HB 2928

This analysis was prepared by non-partisan legislative staff for the use of legislative members in their deliberations. This analysis is not a part of the legislation nor does it constitute a statement of legislative intent.

As Reported by House Committee On:

Agriculture & Natural Resources

Title: An act relating to ensuring that restrictions on outdoor burning for air quality reasons do not impede measures necessary to ensure forest resiliency to catastrophic fires.

Brief Description: Ensuring that restrictions on outdoor burning for air quality reasons do not impede measures necessary to ensure forest resiliency to catastrophic fires.

Sponsors: Representatives Kretz, Blake, Schmick, Dunshee, Short, Haler, Stanford and Chandler.

Brief History:

Committee Activity:

Agriculture & Natural Resources: 2/3/16, 2/4/16 [DPS].

Brief Summary of Substitute Bill

  • Creates "forest resiliency burning" as a permitted burning activity carried out by professionals to maintain ecosystems, mitigate wildfire potential, decrease forest insect or disease susceptibility, or otherwise enhance resiliency to fire.

  • Requires the Department of Natural Resources (DNR) to issue multiple-day burn permits for forest resiliency burning and specifies conditions under which the DNR may revoke, refuse, or postpone a forest resiliency burn permit application.

  • Specifies that forest resiliency burning permits may be issued when other outdoor burning is restricted because of a called or forecasted air pollution episode, or because an area is not in attainment with state or federal air quality standards.


Majority Report: The substitute bill be substituted therefor and the substitute bill do pass. Signed by 13 members: Representatives Blake, Chair; Walkinshaw, Vice Chair; Buys, Ranking Minority Member; Dent, Assistant Ranking Minority Member; Chandler, Hurst, Kretz, Lytton, Orcutt, Pettigrew, Schmick, Stanford and Van De Wege.

Staff: Rebecca Lewis (786-7339).


Air Quality Standards.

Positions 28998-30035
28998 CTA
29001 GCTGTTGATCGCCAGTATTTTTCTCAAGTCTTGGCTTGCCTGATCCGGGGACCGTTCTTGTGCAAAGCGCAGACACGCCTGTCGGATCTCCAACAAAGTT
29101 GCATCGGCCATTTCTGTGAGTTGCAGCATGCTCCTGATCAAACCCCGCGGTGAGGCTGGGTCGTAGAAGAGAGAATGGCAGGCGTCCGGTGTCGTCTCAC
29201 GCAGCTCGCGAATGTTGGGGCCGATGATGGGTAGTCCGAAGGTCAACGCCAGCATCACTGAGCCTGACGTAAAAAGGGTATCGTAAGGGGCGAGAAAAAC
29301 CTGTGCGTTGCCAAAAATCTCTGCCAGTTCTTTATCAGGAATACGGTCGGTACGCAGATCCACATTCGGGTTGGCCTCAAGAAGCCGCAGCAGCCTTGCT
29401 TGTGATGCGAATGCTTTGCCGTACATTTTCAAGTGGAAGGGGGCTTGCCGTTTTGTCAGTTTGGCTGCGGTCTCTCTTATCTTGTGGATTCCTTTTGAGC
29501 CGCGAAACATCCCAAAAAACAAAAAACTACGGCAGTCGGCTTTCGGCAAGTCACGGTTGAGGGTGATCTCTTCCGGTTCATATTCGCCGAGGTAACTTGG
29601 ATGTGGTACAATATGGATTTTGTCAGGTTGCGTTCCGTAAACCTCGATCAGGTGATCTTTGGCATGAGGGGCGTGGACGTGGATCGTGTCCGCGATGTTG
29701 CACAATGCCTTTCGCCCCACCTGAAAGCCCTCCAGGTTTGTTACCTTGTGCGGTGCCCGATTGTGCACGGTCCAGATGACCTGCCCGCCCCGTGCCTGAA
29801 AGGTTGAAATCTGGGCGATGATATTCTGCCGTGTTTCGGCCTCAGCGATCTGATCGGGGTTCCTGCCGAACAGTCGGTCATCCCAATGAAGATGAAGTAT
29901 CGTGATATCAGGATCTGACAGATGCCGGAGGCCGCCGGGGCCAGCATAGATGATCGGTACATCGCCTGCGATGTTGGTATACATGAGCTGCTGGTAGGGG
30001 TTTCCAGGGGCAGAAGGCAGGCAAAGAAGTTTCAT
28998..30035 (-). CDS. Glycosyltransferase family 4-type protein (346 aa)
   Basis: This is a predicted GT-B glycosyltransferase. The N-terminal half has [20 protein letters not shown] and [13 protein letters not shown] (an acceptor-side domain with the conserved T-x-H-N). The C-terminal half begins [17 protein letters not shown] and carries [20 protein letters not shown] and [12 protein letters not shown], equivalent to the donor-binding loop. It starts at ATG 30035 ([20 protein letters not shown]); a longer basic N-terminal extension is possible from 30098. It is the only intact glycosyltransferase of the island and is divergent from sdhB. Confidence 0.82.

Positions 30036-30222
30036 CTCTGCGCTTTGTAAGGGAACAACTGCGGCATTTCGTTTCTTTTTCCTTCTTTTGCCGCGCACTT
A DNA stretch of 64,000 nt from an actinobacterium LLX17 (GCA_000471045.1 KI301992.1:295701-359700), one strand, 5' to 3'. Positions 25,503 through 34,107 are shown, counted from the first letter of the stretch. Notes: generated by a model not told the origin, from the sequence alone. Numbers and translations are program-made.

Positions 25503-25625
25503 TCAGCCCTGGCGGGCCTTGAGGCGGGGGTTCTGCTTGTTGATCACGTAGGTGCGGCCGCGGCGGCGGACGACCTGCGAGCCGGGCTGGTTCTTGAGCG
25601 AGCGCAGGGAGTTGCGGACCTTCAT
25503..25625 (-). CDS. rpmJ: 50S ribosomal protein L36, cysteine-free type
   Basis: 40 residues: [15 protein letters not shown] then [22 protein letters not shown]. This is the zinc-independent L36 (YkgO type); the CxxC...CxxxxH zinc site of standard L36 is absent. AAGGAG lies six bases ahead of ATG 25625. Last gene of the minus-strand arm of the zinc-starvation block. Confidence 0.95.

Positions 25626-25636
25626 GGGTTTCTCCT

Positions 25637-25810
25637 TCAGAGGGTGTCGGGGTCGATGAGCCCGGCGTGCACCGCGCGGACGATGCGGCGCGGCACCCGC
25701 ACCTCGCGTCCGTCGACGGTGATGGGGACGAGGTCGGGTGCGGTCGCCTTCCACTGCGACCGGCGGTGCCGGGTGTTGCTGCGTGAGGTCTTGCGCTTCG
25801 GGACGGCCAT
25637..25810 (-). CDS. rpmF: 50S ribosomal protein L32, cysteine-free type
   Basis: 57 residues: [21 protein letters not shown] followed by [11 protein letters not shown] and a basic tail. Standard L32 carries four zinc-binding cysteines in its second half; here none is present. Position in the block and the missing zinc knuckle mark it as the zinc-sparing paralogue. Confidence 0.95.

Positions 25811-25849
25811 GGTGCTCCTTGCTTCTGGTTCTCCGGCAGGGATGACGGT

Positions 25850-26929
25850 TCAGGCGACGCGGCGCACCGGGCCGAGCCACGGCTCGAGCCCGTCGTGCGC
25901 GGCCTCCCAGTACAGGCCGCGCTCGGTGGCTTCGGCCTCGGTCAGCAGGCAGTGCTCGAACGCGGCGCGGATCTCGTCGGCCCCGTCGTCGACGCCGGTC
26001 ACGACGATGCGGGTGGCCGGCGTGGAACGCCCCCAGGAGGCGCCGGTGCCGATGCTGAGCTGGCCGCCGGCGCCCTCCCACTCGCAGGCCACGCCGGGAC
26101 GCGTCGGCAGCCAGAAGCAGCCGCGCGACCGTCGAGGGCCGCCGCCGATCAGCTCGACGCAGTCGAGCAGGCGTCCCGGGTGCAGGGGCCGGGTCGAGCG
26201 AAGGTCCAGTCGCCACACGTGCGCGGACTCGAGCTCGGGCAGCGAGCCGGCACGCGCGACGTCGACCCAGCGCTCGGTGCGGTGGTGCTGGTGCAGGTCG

The Department of Ecology (Ecology) and seven local air pollution control authorities (local air authorities) have each received approval from the United States Environmental Protection Agency (EPA) to administer aspects of the federal Clean Air Act in Washington. Local clean air agencies have the primary responsibility for administering the state and federal Clean Air acts in counties which have elected to activate a local air authority or to form a multicounty air authority. In other areas of the state, Ecology is responsible for administering state and federal Clean Air Act programs. Under the federal Clean Air Act, each state maintains a State Implementation Plan that describes how the state implements clean air programs to achieve the federal ambient air quality standards for air pollutants.

Under the federal Clean Air Act, the EPA sets National Ambient Air Quality Standards (NAAQS) for several pollutants including carbon monoxide and particulate matter. There are two types of NAAQS:

Under the state Clean Air Act, Ecology sets Washington Ambient Air Quality Standards (WAAQS). Local air authorities may also adopt standards that apply within their jurisdiction which must be at least as protective as federal standards. Local standards and WAAQS are primary standards only.

Burning Permits.

The Department of Natural Resources (DNR), Ecology, and certain political subdivisions, such as counties, conservation districts, fire protection authorities, and local air authorities may issue permits for a variety of outdoor burning activities in their respective jurisdictions allowed under the state Clean Air Act. Outdoor burning includes agricultural burning, the burning of organic yard or gardening waste, and silvicultural burning. Outdoor burn permits may not be issued during a period of impaired air quality declared by Ecology or a local air authority.

The DNR has direct charge and responsibility over all matters relating to forest fire services in the state. The DNR is also responsible for issuing and regulating permits for certain burning activities on lands under the DNR's fire protection authority for the following purposes:


Summary of Substitute Bill: